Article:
The first step in avoiding carbon monoxide poising is being familiar with exactly where CO can be produced. This includes any place that undergoes combustion. Around the home carbon monoxide can be produced in fuel-fired furnaces, gas water heaters, fireplaces and woodstoves, gas stoves, gas dryers, charcoal grills, lawnmowers, cigarettes, and of course automobiles ("Frequently Asked Questions About Carbon Monoxide Detectors"). Anything that is powered by something other than electricity is most likely a viable source of CO. Carbon monoxide can spill from poorly maintained or blocked chimney and flues of the wrong sized connected to furnaces and water heaters ("What Is Carbon Monoxide?"). Also, vehicles other than automobiles pose a threat. Boats any kind of recreational vehicle power by gas engines are likely candidates. General buildings of any kind can be unsafe as well.

Just like all pollutants, carbon monoxide continuously builds up in the atmosphere making it harder for all animals to breathe. Highway vehicle exhaust is the top contributing factor, accounting for about 60 percent on average and up to 90 percent of all CO emissions nationwide ("Automobiles and Carbon Monoxide"). Other sources of CO emissions include industrial processes and fuel combustion in sources such as boilers and incinerators.

Concentrations were on the rise until the 1970s when the Environmental Protection Agency issued the Clean Air Act which required car manufacturers to build 'greener'cars ("Automobiles and Carbon Monoxide"). These cares were equipped with catalytic converters that converted carbon monoxide to carbon dioxide, reducing CO emissions by up to 80 percent. The converters were redesigned again in the 1980s to be even more efficient and thus began the downward trend of CO concentrations in the environment. Between 1986 and 1995, the national average of CO concentration was reduced by 37 percent, while emissions decreased by 16 percent (Baker).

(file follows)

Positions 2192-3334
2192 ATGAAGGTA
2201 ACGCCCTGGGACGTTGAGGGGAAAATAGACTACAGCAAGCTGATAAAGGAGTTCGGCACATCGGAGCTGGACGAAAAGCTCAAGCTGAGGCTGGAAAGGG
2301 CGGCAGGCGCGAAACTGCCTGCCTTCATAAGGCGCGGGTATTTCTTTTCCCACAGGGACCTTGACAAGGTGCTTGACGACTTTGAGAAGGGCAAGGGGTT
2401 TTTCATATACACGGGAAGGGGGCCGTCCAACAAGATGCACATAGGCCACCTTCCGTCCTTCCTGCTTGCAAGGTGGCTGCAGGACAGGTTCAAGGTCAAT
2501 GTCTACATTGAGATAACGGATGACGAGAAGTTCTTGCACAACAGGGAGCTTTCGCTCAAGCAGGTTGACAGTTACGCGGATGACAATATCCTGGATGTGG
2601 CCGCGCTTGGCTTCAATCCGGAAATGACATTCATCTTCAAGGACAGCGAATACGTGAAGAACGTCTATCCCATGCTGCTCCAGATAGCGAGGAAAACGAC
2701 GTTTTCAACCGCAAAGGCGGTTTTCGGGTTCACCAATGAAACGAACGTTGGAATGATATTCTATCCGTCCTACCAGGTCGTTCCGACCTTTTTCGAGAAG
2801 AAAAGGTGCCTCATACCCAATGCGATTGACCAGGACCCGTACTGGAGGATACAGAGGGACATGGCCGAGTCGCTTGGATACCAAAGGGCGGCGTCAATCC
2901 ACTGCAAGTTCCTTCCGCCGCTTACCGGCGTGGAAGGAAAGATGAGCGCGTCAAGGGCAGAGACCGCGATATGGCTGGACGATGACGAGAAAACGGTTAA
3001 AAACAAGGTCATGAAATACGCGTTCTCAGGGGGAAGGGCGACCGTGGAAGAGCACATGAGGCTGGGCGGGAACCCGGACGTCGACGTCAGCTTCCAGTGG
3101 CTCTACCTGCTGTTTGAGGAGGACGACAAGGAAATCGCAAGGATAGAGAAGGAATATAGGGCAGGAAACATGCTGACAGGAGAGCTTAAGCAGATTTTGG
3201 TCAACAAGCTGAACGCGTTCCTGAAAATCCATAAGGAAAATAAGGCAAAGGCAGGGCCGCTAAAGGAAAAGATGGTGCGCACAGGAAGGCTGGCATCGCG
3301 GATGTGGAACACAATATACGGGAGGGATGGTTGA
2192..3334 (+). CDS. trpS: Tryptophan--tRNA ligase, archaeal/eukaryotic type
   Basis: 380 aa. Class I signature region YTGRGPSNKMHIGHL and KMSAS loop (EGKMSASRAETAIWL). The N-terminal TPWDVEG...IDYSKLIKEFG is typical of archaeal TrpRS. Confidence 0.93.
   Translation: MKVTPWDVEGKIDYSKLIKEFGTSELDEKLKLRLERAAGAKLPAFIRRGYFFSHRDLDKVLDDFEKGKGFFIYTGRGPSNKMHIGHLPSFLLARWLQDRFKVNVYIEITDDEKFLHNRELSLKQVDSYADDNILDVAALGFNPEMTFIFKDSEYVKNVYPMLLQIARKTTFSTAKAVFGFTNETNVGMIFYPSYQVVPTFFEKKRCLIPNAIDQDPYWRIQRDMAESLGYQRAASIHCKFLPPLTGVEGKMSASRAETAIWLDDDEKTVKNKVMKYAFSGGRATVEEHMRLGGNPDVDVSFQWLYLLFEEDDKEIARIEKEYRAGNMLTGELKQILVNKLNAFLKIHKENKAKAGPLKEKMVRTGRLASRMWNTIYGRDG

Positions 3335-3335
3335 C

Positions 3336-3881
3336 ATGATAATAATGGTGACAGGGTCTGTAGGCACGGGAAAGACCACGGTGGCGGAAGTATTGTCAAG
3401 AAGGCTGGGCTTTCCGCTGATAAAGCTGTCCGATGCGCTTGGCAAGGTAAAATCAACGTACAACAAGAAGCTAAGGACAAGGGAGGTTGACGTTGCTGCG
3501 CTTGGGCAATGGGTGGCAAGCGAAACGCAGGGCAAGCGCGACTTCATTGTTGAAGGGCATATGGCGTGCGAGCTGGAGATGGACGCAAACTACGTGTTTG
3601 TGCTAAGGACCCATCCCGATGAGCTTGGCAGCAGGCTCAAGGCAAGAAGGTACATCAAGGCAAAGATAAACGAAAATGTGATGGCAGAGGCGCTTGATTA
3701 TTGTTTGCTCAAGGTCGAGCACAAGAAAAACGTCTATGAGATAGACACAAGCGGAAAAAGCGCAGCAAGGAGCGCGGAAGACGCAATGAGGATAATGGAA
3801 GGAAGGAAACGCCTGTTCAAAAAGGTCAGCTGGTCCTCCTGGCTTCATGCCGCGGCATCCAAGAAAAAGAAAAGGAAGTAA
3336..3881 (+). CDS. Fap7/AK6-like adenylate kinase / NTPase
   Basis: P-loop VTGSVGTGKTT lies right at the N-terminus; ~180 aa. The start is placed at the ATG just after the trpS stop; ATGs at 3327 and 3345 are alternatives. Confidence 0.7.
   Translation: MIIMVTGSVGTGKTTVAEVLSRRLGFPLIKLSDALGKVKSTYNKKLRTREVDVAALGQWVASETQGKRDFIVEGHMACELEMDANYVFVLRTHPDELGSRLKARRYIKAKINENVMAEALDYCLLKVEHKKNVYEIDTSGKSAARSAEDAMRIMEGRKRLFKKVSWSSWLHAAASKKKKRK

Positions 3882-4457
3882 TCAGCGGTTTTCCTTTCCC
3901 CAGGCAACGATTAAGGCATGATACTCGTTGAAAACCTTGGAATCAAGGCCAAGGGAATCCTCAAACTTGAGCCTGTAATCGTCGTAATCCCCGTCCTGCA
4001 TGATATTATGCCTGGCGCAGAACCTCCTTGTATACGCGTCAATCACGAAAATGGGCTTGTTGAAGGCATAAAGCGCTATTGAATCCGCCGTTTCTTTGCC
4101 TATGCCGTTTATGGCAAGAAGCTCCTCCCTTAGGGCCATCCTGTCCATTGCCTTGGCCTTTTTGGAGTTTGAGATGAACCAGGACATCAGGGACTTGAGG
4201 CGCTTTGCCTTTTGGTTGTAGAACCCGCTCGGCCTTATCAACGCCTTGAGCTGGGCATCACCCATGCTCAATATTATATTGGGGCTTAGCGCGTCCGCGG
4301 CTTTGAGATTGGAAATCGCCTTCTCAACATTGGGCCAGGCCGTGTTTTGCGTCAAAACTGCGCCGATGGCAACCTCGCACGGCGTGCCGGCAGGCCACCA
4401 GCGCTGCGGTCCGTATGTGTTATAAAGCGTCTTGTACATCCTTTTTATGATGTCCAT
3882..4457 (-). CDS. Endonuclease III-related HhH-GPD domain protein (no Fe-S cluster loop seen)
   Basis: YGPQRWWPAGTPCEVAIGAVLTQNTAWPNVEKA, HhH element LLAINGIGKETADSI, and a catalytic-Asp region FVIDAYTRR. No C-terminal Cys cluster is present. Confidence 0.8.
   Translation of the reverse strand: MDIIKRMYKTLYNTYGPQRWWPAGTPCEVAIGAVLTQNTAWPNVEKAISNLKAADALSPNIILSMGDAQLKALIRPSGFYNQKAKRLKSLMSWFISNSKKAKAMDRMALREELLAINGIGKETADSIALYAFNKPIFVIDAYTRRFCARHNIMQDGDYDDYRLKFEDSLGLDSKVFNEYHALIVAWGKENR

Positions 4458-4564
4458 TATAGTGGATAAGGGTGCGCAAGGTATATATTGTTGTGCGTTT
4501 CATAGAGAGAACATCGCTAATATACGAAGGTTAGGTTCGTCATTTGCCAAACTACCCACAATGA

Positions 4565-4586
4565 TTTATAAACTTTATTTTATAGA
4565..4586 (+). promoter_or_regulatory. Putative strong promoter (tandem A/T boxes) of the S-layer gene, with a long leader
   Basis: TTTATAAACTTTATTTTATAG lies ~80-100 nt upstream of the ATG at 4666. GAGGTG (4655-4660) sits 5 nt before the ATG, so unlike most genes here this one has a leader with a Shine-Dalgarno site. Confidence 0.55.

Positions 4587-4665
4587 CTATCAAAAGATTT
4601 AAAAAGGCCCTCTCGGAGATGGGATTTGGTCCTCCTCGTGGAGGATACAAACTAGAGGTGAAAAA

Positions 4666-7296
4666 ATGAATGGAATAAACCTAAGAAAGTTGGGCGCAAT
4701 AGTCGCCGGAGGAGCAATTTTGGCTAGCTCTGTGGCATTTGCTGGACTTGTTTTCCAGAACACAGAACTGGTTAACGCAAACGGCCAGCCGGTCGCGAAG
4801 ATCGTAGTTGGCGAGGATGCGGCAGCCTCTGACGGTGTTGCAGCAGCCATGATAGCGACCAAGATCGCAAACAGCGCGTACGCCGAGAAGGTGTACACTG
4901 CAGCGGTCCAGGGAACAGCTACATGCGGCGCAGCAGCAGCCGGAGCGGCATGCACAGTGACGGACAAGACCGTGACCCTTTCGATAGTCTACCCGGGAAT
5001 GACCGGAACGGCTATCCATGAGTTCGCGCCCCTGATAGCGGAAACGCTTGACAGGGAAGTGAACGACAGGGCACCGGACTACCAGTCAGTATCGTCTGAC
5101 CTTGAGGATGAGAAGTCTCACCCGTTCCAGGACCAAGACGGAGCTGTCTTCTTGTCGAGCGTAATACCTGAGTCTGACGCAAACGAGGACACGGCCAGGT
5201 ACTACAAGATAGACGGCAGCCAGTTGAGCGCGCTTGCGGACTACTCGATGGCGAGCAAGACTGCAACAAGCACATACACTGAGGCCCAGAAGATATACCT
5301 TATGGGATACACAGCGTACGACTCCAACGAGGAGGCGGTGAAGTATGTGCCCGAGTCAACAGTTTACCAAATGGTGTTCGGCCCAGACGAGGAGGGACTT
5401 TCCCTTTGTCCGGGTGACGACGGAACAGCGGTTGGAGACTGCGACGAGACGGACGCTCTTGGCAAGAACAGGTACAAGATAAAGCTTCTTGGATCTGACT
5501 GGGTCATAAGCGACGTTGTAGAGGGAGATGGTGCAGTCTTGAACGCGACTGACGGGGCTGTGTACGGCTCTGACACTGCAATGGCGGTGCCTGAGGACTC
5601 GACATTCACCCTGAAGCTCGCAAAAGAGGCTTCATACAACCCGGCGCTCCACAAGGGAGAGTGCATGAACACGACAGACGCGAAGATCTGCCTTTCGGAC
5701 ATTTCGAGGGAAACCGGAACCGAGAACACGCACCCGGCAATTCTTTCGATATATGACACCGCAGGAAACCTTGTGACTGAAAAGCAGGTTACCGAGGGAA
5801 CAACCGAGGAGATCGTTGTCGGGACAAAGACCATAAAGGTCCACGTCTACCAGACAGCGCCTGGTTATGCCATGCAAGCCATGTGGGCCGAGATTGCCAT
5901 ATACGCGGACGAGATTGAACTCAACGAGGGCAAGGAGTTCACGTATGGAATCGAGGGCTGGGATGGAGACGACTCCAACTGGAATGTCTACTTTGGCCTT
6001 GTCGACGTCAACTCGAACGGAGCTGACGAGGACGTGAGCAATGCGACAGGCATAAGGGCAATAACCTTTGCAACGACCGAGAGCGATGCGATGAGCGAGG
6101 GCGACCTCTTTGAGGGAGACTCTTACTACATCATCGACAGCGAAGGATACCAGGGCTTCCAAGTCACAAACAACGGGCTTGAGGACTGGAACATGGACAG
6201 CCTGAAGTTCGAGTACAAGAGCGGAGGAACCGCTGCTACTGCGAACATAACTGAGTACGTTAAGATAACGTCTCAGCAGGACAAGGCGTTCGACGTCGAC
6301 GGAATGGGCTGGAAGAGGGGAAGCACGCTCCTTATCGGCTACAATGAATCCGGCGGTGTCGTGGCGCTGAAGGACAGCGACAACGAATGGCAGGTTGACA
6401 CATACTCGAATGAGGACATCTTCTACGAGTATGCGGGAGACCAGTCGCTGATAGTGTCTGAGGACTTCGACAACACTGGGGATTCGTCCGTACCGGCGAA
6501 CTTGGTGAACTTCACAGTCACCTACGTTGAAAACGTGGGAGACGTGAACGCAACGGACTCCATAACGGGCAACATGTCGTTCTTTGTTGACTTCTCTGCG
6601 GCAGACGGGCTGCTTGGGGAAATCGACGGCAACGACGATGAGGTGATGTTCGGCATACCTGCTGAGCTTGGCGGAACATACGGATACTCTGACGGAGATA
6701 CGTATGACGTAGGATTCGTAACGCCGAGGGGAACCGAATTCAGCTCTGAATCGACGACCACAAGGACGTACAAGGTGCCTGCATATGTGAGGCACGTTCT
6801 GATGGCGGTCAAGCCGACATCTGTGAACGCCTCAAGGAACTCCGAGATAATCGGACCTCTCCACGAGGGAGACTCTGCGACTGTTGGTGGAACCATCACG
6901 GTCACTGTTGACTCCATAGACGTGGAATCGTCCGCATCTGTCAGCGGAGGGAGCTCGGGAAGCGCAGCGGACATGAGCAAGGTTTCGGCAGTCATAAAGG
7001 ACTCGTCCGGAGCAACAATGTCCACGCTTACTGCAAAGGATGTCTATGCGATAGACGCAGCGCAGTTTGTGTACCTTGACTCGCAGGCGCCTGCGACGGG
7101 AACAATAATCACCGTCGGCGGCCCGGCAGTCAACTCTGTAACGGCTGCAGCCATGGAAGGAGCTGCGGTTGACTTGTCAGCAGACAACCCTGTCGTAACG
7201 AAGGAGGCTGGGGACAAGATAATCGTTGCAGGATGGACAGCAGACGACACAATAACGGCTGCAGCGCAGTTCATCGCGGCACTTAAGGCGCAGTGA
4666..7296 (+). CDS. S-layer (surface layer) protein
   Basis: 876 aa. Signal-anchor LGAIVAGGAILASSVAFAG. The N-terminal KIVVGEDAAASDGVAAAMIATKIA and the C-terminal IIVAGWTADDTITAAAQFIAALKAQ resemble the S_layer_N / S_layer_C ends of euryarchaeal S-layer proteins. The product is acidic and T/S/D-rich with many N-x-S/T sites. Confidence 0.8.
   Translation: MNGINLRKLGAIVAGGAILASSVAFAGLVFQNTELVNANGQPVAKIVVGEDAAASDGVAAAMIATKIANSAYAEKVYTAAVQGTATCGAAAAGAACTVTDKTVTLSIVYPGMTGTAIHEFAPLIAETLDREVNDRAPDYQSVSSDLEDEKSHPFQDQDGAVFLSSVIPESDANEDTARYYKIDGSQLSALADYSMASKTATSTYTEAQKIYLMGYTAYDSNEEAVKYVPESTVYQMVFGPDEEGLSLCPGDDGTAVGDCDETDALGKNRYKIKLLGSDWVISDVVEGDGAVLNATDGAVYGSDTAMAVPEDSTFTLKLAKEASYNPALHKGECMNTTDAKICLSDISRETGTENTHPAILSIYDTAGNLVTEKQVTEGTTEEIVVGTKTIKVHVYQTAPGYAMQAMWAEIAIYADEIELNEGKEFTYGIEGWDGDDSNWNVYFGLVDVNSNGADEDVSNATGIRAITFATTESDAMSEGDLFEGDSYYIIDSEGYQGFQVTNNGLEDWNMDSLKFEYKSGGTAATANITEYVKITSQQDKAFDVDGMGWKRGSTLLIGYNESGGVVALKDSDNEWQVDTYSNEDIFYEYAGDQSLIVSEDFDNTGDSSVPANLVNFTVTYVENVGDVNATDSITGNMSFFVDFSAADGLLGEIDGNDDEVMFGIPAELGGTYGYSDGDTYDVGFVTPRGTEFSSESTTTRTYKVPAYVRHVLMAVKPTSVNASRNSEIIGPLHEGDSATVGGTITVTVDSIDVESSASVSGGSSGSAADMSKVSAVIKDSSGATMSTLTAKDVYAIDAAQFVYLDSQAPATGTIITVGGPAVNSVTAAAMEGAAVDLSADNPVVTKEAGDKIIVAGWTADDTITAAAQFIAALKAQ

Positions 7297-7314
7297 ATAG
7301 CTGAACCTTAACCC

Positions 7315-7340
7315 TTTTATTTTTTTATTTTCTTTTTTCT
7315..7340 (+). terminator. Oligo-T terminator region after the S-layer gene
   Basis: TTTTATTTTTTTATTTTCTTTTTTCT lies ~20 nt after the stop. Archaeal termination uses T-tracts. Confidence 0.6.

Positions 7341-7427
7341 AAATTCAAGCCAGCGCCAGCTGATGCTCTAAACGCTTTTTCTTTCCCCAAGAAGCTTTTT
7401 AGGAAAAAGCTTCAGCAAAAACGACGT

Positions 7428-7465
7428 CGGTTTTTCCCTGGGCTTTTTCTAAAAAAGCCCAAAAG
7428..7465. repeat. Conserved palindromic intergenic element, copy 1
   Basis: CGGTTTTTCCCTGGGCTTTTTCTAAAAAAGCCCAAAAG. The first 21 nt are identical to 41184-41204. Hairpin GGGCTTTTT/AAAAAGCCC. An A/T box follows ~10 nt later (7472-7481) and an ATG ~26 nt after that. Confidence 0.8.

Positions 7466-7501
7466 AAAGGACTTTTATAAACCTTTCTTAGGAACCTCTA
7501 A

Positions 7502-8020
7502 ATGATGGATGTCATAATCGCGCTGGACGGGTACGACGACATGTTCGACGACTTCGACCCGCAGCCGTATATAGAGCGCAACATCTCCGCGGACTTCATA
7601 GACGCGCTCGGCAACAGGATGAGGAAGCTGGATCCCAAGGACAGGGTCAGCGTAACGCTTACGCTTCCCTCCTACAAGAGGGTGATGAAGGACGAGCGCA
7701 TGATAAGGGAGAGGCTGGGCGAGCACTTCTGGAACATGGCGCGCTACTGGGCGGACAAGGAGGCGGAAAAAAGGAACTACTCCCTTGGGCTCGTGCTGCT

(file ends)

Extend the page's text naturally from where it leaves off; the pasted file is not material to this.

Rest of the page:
Home safety is definitely an important approach in protecting against hazardous CO levels. "Every home should have a carbon monoxide detector," says Ken Giles, spokesman with the U.S. Consumer Products Safety Commission, "there are many deaths in the country each year from non-fire-source carbon-monoxide poisoning - most of which could have been prevented with a detector" ("Experts Weigh In On Carbon-Monoxide Detectors"). As for reliability of the detectors, Dr. Neil Hampson states, "They're generally quite reliable now." He also recommends getting the newest in generation detectors with both digital readout and audible alarm meeting the highest standard set by Underwriters Laboratory and International Approval Services. Here are a few suggestions given by United States Environmental Protection Agency on how to maintain a healthy environment at a home ("Carbon Monoxide"):

Keep gas appliances properly adjusted. Consider purchasing a vented space heater when replacing an unvented one. Use proper fuel in kerosene space heaters. Install and use an exhaust fan vented to outdoors over gas stoves. Open flues when fireplaces are in use. Choose properly sized wood stoves that are certified to meet EPA emission standards. Make certain that doors on all wood stoves fit tightly. Have a trained